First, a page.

While most folks have been obsessing over their income taxes the past few weeks, Jerry Brito and I have been obsessing about a non-tax: the universal service assessments on our phone bills.
More specifically, the Federal Communications Commission has asked for comments on its plan to gradually turn the current phone subsidy program in high-cost rural areas into a broadband subsidy program in high-cost rural areas. This opens up a big tangled can of worms. Comments are due Monday. We deal with two issues in our comment:
Definition of broadband: Thankfully, the FCC is asking for comments on its proposal to define broadband as 4 Mbps download/1 Mbps upload. This is an important decision with a big effect on the size of the program. The 4 Mbps definition more than doubles the number of households considered “unserved,” because it doesn’t count 3G wireless or slower DSL or slower satellite broadband as broadband. It also raises the cost of the subsidies by requiring more expensive forms of broadband.
The definition fails to fit the factors the 1996 Telecom Act says the FCC is supposed to consider when determining what communications services qualify for universal service subsidies. A download speed of 4 Mbps is not “essential” for online education; most online education providers say any broadband speed or even dialup is satisfactory. Nor is that speed “essential” for public safety; the biggest barrier to public safety broadband deployment is creation of an interoperable public safety network, which has nothing to do with USF subsidies. And the proposed speed is not subscribed to by a “substantial majority” of US households. The most recent FCC statistics indicate that the fastest broadband download speed subscribed to by a “substantial majority” of US households is probably 768 kbps.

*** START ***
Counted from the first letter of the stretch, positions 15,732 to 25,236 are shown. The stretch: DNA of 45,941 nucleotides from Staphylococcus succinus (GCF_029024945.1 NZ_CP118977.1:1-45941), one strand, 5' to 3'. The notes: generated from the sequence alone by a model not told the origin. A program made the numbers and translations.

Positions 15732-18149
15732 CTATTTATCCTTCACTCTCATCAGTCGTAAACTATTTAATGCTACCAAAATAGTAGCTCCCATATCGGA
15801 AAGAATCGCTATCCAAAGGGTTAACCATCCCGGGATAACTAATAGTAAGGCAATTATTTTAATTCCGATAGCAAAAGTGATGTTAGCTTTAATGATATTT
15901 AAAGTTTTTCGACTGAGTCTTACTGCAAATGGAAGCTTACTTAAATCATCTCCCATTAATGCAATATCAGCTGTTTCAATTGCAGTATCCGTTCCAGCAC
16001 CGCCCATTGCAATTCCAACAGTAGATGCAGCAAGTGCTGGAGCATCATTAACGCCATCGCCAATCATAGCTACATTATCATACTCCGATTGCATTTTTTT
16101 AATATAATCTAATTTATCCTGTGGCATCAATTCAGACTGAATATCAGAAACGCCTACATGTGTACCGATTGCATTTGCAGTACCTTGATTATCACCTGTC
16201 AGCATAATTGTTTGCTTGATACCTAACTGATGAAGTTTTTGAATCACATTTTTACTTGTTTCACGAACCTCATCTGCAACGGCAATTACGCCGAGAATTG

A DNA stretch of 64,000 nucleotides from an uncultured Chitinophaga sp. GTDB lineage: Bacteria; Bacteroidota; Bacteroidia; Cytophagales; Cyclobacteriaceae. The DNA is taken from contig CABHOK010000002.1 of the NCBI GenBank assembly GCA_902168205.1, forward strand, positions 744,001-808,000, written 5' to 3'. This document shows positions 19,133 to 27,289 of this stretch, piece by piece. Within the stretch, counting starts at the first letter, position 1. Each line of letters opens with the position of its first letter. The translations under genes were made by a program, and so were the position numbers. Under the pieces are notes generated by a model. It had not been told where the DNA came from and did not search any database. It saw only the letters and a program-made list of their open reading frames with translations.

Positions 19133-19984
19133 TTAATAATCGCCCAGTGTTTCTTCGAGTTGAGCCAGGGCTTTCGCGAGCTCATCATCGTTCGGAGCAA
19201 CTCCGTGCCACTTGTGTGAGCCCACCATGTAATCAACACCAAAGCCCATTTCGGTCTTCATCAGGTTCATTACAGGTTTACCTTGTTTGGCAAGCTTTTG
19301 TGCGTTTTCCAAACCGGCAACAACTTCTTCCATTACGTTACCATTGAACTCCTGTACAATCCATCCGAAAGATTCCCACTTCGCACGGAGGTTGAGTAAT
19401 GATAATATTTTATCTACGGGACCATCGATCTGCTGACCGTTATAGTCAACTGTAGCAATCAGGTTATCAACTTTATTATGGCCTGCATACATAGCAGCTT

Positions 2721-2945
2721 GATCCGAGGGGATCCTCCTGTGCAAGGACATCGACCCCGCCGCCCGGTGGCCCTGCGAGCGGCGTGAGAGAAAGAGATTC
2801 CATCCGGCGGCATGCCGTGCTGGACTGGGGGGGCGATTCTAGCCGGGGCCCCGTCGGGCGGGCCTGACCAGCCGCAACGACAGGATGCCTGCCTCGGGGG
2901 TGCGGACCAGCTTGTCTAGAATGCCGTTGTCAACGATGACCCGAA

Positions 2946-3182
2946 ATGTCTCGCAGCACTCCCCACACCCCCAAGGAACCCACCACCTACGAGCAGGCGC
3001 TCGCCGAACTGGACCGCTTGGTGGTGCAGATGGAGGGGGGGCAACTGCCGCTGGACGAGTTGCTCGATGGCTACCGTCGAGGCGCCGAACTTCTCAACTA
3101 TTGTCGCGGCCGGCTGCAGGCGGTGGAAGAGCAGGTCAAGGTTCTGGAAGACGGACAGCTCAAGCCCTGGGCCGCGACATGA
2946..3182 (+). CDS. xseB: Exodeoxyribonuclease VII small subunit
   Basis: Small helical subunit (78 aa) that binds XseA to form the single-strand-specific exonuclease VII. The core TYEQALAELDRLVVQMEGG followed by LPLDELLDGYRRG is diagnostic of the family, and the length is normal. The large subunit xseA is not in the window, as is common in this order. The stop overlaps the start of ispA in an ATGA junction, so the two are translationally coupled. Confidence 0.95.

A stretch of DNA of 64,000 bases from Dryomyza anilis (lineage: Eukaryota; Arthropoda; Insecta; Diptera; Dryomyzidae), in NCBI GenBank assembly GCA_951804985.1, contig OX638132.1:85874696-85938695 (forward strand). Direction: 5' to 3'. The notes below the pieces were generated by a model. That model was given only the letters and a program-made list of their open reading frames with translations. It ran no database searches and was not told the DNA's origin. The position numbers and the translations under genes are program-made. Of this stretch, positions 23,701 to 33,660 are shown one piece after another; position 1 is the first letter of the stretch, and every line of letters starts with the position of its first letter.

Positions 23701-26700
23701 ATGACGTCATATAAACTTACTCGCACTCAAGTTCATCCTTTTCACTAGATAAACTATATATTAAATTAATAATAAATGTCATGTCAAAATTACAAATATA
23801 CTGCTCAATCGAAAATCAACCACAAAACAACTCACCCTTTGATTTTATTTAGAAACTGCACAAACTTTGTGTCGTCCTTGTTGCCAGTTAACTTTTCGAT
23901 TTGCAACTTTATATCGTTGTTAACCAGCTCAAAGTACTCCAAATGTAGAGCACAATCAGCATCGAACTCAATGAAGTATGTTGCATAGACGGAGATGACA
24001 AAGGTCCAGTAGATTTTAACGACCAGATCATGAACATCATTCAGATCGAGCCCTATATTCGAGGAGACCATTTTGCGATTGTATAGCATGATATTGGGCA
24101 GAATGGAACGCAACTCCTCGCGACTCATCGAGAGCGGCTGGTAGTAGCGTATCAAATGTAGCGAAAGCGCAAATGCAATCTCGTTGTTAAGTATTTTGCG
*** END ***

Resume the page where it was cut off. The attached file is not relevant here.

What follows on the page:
Definition of performance measures: Fifteen years after passage of the legislation that authorized the high cost universal service subsidies, the FCC has proposed to measure the program’s outcomes. Actually, the FCC wants to measure intermediate outcomes like deployment, subscribership, and urban-rural rate comparability — not ultimate outcomes like expanded economic and social opportunities for people in rural areas. But it’s a start … provided that the FCC actually figures out how the subsidies have affected these intermediate outcomes, rather than just measuring trends and claiming the universal service subsidies caused any positive trends observed. We have some suggestions on how to do this.